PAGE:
Jewish Demographics In Warsaw

Year | Number of Jews
1764 1,365
1800 9,724
1900 219,128
1940 393,500
1945 7,800


1918 | The First Jewish Party in Poland

Upon the end of WW1 the Jews of Poland also fell victim to the game of monopoly played by Poland against its neighbors, particularly Soviet Russia. The Poles accused the Jews of Bolshevism, the Soviets saw them as capitalists and bourgeoisie, and these accusations turned into dozens of pogroms and tens of thousands of Jewish murder victims.
In 1921, after 125 years under various occupiers, Poland once again became a sovereign and independent state. At first the future seemed bright. The new Polish constitution guaranteed the Jews full equality and promised religious tolerance. However, like many of the supposedly democratic states formed between the two world wars, the regime in Poland also swayed between the values of Enlightenment and equality and an ethnic-based nationalism.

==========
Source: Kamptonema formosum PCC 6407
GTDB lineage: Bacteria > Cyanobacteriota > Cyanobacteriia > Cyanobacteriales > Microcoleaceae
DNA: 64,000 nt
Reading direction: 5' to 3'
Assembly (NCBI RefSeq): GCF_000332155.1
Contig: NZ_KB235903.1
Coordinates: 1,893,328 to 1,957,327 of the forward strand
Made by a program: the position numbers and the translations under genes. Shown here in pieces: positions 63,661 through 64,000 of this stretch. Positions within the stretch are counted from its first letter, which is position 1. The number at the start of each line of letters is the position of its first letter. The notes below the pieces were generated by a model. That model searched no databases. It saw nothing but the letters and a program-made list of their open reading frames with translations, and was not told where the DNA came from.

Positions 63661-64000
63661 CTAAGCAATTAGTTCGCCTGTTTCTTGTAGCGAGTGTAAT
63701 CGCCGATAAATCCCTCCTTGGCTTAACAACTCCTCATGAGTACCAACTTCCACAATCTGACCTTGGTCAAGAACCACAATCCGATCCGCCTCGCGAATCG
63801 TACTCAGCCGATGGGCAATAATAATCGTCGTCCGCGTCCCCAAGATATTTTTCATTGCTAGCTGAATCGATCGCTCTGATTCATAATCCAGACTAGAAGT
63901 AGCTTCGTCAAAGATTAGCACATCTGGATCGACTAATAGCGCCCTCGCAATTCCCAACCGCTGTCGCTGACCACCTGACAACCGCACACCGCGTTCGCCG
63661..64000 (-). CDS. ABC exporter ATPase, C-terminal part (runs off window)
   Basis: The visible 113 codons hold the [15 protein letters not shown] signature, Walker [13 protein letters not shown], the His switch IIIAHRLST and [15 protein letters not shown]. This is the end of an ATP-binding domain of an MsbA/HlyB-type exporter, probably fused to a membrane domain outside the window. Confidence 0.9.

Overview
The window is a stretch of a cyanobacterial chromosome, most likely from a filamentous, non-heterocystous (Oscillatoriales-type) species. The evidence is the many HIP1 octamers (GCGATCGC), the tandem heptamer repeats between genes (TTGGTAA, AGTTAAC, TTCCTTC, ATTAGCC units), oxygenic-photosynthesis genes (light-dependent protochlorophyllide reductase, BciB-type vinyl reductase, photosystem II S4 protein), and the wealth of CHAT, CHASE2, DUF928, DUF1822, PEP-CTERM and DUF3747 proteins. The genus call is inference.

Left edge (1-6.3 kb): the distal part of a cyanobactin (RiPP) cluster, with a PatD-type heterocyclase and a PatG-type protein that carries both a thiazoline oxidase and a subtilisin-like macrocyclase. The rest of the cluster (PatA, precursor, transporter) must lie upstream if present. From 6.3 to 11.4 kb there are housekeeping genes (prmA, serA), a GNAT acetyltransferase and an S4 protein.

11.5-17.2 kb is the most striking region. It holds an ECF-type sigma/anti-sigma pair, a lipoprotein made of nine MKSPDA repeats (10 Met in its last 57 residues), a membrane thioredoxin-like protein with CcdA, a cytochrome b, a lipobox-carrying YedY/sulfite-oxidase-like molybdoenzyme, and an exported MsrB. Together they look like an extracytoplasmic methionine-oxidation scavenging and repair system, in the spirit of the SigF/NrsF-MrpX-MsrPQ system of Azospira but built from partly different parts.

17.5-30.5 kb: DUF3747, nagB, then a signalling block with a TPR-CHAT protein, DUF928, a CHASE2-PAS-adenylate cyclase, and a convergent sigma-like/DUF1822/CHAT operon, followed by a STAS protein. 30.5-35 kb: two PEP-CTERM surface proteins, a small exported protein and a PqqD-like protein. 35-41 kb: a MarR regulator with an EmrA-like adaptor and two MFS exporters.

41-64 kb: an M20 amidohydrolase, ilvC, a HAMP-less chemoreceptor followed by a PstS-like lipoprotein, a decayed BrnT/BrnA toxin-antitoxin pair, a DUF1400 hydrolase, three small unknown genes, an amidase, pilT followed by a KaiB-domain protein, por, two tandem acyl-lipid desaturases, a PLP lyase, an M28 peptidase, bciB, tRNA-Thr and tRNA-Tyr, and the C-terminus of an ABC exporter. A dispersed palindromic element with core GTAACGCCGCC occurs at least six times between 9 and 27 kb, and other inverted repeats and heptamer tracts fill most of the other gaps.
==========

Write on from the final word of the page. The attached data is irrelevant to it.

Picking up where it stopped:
This was the unstable reality under which the Jews of Poland lived for 18 years, until the start of WW2. During these years the Jews experienced some bad times, during which for example they were banned from public office, and were discriminated against in matters of taxation and higher education admissions, where quotas were set limiting the number of Jews at the universities. At other times, mostly under the reign of Jozef Pilsudski (1926-1935), who was known for his relative opposition to anti-Semitism, the edicts issued against the Jews were eased.